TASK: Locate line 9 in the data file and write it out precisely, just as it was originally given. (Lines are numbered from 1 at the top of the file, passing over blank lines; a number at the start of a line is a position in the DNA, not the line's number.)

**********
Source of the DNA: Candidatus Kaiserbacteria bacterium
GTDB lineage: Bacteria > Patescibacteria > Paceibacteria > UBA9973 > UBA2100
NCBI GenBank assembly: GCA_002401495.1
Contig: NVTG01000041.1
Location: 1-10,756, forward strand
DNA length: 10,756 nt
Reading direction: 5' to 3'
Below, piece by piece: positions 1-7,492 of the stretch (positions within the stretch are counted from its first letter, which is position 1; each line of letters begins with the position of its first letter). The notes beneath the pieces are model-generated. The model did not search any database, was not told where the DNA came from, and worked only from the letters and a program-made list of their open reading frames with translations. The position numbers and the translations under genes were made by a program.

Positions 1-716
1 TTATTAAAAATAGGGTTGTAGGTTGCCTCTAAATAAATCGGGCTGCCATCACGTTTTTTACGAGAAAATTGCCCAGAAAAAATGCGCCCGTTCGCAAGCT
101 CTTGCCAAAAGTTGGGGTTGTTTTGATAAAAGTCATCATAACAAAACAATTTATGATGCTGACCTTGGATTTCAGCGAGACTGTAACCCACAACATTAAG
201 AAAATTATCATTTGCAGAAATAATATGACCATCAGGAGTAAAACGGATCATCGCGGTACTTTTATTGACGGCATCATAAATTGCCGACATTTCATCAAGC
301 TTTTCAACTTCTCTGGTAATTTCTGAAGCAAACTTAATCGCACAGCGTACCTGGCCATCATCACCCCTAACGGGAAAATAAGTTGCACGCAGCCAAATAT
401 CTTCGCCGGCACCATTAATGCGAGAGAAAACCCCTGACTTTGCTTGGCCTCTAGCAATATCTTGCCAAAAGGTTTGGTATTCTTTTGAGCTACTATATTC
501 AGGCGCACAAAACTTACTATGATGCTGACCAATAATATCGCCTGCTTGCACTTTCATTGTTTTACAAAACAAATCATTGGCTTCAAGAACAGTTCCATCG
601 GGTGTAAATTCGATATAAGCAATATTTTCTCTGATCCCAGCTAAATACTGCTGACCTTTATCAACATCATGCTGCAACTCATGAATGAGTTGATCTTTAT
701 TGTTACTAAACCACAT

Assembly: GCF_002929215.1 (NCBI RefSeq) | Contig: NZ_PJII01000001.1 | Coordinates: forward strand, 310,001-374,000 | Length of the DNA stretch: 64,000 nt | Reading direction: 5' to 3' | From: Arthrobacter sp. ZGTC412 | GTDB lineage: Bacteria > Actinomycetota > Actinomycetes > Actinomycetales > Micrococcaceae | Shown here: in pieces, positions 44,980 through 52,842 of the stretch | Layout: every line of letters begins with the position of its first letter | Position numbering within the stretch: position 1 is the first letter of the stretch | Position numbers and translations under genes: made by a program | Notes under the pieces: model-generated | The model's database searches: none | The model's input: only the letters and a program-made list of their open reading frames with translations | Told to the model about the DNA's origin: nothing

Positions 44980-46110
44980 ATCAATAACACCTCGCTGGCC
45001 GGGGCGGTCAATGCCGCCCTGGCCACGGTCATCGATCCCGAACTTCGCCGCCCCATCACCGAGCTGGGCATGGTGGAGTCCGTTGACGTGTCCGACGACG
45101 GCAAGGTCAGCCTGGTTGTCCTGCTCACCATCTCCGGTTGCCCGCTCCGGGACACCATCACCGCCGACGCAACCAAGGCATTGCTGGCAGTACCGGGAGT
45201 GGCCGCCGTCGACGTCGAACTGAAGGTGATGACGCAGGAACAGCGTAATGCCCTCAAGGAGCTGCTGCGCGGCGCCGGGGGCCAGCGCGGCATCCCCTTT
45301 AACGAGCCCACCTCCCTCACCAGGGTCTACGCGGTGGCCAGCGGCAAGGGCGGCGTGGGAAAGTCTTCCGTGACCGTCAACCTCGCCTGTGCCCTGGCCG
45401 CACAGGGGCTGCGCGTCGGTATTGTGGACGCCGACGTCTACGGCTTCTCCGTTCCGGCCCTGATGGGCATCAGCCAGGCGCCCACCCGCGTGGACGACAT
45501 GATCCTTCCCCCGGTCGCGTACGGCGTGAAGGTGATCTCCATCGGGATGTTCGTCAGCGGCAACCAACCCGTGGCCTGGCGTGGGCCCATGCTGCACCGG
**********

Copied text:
Positions 1-716